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Thursday, October 11


Authentication as a Microservice: Portable Customer Identity Management
Authentication is a core piece of many applications but it has traditionally been handled in a monolithic manner. Foreign keys to the user table and join tables for roles and permissions is the most common mechanism that applications use to manage user data. Moving to microservices means that applications now need to decouple authentication, user management, and user data. To accomplish this, a portable identity model is required.
In this session, we will discuss the advantages of a microservice architecture, as well as the most common pitfalls including increased network chatter and various security issues. I’ll cover the basics of authentication and authorization as a microservice and JWT revocation. The goal is to allow developers to primarily focus on code and move away from infrastructure concerns.

avatar for Brian Pontarelli

Brian Pontarelli

CEO, FusionAuth and CleanSpeak
Brian Pontarelli is founder and CEO of Inversoft, a Denver-based provider of platform technologies built to help companies manage, moderate and engage their customers. These technologies include Passport, a modern identity and user management API that provides login, registration... Read More →

Thursday October 11, 2018 10:15am - 10:50am
  • NEW FIELD 1 Track 3
Friday, October 12


Human factors that influence secure software development
Software is written by people, either alone or in teams. Ultimately secure code development depends on the actions and decisions taken by the people who develop the code. How do we account for the “human factors” that contribute to application security?

By its very nature both automated and manual application security testing are performed retroactively on code that has already been written. Automated AppSec testing can speed up that process to provide security analysts and developers with timely information about the security state of their code, thereby closing the time gap between committing code and discovering weaknesses in it. But automated testing is still performed after code has been committed. Furthermore, both manual and automated source code analyses are done without much prior knowledge about where the vulnerabilities are likely to appear in the code base.

What would happen if we could point to specific code that is more likely to be vulnerable based on other factors, such as the environment (time of day, distracting noise, time pressure) under which the code was written or the characteristics of the individual developers (experience, training, focused attention) or the teams (size, diversity, level of collaboration) that developed the code? This information would allow us to orient our manual code analyses and automated static analyses towards susceptible code. It would also allow us to change up the conditions that are contributing to the introduction of vulnerabilities, and intervene before these conditions impact the security of the code under development.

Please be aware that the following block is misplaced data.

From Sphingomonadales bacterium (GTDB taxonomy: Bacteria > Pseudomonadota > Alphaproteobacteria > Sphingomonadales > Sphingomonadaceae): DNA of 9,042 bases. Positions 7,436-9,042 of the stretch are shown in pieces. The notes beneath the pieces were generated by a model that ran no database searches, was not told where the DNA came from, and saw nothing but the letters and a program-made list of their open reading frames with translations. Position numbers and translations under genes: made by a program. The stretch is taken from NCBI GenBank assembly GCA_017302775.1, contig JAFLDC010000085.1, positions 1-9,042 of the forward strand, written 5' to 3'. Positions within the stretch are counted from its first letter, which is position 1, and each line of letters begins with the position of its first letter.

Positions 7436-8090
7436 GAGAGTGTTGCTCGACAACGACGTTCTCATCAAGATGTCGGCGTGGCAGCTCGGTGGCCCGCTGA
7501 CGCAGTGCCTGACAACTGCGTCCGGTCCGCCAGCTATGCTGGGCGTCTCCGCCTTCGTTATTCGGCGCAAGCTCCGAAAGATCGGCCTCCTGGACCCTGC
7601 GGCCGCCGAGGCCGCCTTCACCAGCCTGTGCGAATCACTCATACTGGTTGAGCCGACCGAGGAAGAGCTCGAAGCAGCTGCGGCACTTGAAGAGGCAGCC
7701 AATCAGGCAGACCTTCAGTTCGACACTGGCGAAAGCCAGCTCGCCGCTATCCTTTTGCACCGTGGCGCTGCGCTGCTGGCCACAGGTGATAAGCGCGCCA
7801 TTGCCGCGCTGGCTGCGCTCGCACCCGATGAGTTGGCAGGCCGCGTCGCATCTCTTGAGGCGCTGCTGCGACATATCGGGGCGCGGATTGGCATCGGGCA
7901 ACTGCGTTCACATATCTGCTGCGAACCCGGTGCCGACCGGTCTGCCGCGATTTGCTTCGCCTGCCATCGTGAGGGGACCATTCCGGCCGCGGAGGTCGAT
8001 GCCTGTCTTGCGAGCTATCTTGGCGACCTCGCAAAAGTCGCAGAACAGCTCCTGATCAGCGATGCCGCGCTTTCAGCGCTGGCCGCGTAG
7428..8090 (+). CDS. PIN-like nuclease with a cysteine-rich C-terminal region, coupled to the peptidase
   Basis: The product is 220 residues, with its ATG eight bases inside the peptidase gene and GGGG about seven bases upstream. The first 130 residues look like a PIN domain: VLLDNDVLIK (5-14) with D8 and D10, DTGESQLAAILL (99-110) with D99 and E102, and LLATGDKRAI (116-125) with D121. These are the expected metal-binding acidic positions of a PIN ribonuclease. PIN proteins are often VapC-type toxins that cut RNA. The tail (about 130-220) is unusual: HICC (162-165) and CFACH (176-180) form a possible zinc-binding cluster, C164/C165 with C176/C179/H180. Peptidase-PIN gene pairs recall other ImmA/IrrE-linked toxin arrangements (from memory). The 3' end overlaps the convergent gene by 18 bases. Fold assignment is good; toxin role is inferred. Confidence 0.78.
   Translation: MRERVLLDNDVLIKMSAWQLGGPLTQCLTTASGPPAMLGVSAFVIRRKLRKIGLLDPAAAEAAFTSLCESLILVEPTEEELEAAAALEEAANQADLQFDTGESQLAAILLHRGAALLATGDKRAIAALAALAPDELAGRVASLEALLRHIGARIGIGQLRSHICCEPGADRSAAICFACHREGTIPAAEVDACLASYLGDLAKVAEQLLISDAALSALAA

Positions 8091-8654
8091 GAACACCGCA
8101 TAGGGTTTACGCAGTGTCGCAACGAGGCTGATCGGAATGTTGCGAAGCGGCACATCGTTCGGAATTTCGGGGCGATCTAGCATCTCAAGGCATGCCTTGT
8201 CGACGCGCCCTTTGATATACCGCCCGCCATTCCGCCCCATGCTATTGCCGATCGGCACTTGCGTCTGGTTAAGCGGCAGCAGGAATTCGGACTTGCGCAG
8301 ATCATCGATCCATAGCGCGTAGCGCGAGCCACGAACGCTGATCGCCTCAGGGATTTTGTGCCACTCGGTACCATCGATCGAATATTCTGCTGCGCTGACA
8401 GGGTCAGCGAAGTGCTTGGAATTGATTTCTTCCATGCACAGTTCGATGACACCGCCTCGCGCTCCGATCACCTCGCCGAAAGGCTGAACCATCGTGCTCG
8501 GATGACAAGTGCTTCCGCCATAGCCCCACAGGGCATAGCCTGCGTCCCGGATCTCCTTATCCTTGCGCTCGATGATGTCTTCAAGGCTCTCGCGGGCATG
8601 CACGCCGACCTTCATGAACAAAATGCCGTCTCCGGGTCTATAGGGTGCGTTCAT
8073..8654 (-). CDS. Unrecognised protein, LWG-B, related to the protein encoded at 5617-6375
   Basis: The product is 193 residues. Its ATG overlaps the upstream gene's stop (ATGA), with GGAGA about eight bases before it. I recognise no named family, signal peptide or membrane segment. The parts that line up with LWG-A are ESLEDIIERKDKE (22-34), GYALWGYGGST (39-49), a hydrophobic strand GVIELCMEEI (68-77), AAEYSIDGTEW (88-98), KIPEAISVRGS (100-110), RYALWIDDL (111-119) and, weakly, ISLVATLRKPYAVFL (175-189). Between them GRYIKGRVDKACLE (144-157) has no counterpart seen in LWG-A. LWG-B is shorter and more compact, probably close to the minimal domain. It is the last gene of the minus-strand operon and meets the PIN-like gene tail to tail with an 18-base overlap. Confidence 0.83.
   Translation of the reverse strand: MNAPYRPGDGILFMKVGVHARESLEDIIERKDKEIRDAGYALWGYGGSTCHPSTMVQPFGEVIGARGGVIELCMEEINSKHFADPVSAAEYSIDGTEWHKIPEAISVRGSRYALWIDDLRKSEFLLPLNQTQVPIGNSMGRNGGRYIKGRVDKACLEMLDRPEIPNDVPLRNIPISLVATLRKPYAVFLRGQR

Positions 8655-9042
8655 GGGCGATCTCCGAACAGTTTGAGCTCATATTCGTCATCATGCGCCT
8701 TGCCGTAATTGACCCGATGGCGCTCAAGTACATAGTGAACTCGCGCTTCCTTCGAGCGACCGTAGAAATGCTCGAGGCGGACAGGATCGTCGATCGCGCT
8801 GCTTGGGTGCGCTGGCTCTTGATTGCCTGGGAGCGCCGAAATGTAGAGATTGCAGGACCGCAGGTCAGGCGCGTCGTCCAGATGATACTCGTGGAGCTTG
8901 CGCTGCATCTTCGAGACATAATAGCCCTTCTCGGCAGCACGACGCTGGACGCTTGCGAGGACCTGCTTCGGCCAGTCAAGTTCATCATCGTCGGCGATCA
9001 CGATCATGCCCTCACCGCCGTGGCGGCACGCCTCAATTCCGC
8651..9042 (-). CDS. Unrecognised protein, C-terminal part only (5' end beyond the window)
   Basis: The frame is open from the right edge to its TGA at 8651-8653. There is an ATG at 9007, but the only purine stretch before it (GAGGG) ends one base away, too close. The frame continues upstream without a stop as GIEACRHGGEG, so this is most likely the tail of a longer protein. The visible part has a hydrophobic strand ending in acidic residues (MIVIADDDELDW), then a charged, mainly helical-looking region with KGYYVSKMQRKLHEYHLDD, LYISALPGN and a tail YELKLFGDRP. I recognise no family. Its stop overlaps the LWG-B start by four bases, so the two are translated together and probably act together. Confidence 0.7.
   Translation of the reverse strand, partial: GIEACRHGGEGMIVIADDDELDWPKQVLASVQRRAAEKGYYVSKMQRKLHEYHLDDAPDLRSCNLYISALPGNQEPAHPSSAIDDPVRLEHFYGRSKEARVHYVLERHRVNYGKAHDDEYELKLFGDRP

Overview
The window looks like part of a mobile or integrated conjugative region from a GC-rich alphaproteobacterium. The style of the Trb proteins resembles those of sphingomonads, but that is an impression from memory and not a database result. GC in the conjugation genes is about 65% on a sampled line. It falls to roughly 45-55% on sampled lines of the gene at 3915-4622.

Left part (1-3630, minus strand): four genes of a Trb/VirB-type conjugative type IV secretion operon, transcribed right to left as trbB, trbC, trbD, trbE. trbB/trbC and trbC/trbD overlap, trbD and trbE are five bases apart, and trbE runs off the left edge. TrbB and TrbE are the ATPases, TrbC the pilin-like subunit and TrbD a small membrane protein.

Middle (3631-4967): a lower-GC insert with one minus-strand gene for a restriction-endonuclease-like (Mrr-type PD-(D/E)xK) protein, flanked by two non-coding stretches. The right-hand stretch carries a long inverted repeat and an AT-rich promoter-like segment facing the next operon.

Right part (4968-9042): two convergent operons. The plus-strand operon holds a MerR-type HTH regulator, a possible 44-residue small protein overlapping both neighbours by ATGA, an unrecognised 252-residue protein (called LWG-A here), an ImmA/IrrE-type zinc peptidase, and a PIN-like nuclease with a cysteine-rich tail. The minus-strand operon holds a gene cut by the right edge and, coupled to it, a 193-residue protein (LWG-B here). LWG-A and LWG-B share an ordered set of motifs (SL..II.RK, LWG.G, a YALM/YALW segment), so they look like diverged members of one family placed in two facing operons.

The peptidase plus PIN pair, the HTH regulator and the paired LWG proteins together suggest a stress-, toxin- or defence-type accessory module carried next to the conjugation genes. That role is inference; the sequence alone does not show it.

This is a definitive way to shift security to the left. Become so aware of the factors that contribute to the introduction of vulnerabilities that an organization can mitigate their introduction by changing up the conditions under which the code is being developed.

This session will review the types of research being conducted, and the initial findings, from an emerging area of application security research: the human dimensions that relate to secure code development. We will also open up a discussion with the audience about innovative ways that could be used to further study the human factors that affect secure code development in ongoing projects, not just through historical analyses of well-established repositories.

avatar for Anita D'Amico

Anita D'Amico

CEO, Code Dx, Inc.
Anita D’Amico, PhD is CEO of Code Dx, Inc. which provides open-source and commercial application security solutions based on advanced technologies developed by Secure Decisions, an R&D organization which she had also directed. Her roots are in experimental psychology and human factors... Read More →
avatar for Chris Horn

Chris Horn

Senior Researcher, Secure Decisions
Chris Horn is a Senior Researcher at Secure Decisions, an R&D division of Applied Visions, Inc. He has 18 years of experience in research, software systems, and new product development. Currently, he leads cybersecurity research & development projects and focuses on developing technology... Read More →

Friday October 12, 2018 10:15am - 10:50am
  • NEW FIELD 1 Track 3